Both are wrong. Those who believe geoengineering talk closes people’s minds, base their opinion on intuition. People, they believe, only sacrifice if their backs are against a wall. If they have an escape route, they’ll avoid change.

This is a false premise. When people are backed against a wall, they don’t sacrifice, they fight. In fact, military strategists know they fight to the death. It’s always a challenge to convince new officers of this. Like climate activists, they want to eliminate the opposition. Why give them an escape route?

Because when people fight to the death, they can win. At minimum they take good people with them.

Second, research shows that when geoengineering is part of a climate discussion, people who dispute global warming become less extreme. Those worried about future climate, and those worried about changing behavior, find common ground. This has been demonstrated in multiple countries, many times.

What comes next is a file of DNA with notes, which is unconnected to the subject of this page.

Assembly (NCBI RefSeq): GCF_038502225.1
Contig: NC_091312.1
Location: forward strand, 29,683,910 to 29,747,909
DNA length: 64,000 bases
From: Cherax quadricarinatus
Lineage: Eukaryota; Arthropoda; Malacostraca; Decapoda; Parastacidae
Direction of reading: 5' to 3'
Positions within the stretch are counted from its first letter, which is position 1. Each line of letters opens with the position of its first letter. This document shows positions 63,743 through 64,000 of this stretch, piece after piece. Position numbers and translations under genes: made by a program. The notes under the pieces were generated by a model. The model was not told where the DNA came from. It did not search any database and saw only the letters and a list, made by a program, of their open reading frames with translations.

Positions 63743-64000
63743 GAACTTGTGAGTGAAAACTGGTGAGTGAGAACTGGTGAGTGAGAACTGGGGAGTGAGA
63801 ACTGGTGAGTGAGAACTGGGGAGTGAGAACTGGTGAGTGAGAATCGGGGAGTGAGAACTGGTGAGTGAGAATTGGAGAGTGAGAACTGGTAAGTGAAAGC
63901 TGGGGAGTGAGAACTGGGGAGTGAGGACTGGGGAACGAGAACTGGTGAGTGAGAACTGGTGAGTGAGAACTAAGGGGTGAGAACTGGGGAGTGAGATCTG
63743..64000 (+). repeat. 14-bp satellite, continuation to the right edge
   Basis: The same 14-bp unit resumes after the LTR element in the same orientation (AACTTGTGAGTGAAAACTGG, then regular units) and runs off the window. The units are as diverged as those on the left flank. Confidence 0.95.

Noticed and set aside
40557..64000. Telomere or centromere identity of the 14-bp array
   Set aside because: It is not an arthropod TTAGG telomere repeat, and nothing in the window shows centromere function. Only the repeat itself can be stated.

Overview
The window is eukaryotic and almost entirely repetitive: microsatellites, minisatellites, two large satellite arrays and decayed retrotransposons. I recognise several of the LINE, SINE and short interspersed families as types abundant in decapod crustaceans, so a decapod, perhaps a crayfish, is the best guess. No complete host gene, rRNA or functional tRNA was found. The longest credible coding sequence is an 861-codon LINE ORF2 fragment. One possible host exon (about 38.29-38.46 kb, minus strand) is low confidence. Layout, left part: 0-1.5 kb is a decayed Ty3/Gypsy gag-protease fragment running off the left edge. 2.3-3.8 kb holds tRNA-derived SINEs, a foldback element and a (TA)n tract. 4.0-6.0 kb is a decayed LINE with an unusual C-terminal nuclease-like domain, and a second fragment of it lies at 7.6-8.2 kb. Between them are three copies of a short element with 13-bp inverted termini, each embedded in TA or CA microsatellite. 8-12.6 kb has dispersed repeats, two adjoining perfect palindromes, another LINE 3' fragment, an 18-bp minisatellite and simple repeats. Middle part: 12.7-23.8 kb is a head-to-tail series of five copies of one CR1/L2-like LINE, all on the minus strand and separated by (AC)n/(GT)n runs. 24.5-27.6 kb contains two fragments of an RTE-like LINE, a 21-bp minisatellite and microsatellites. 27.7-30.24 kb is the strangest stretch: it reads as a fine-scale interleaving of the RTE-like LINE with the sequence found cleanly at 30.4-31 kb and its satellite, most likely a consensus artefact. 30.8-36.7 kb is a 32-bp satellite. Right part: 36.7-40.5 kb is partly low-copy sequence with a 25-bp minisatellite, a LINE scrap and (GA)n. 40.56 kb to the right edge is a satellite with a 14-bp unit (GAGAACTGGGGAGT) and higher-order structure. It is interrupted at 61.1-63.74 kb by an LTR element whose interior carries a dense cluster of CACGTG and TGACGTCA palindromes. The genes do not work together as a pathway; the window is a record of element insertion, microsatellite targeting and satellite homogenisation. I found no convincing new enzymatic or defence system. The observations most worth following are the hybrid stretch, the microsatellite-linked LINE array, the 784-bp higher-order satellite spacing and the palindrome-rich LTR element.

Most climate change deniers, who say global warming is a scientific conspiracy, know they’re on thin ice. Literally, in some places. They need a way to save face. Geoengineering’s inevitability brings discussion down to earth. No one trusts governments messing with the stratosphere. If that’s what’s going to happen, maybe we should do something to minimize it.

Since they’ve denied geoengineering inevitability in the past, climate change activists can actually help their opponents save face. Let the deniers say both sides were wrong. Yes, denying climate change is much worse than denying geoengineering’s future. But turning deniers into accepters is worth the sacrifice.

If you’ve given the other side an escape route, even accidentally, they’ll stop fighting to the death. As Sun Tzu wrote, you can take them prisoner, and eventually incorporate them in your own army.

Activists often complain people don’t take climate change seriously. If geoengineering seems inevitable, that won’t be the case.